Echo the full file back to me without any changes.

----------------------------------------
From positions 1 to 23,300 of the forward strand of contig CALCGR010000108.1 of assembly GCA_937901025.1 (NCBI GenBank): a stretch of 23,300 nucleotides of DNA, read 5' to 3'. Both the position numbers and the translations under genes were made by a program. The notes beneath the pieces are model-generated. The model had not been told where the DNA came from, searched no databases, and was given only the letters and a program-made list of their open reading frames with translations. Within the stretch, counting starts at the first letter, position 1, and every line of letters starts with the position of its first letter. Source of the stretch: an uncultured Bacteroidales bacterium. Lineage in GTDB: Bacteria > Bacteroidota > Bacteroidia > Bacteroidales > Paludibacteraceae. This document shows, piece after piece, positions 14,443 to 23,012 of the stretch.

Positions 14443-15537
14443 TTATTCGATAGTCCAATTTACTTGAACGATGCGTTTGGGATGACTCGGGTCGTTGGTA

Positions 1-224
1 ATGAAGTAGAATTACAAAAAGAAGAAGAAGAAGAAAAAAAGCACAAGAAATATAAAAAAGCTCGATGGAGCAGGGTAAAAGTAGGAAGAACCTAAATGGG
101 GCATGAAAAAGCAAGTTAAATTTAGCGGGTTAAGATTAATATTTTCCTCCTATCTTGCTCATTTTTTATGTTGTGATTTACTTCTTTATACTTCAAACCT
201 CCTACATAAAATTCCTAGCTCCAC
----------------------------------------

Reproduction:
From positions 1 to 23,300 of the forward strand of contig CALCGR010000108.1 of assembly GCA_937901025.1 (NCBI GenBank): a stretch of 23,300 nucleotides of DNA, read 5' to 3'. Both the position numbers and the translations under genes were made by a program. The notes beneath the pieces are model-generated. The model had not been told where the DNA came from, searched no databases, and was given only the letters and a program-made list of their open reading frames with translations. Within the stretch, counting starts at the first letter, position 1, and every line of letters starts with the position of its first letter. Source of the stretch: an uncultured Bacteroidales bacterium. Lineage in GTDB: Bacteria > Bacteroidota > Bacteroidia > Bacteroidales > Paludibacteraceae. This document shows, piece after piece, positions 14,443 to 23,012 of the stretch.

Positions 14443-15537
14443 TTATTCGATAGTCCAATTTACTTGAACGATGCGTTTGGGATGACTCGGGTCGTTGGTA

Positions 1-224
1 ATGAAGTAGAATTACAAAAAGAAGAAGAAGAAGAAAAAAAGCACAAGAAATATAAAAAAGCTCGATGGAGCAGGGTAAAAGTAGGAAGAACCTAAATGGG
101 GCATGAAAAAGCAAGTTAAATTTAGCGGGTTAAGATTAATATTTTCCTCCTATCTTGCTCATTTTTTATGTTGTGATTTACTTCTTTATACTTCAAACCT
201 CCTACATAAAATTCCTAGCTCCAC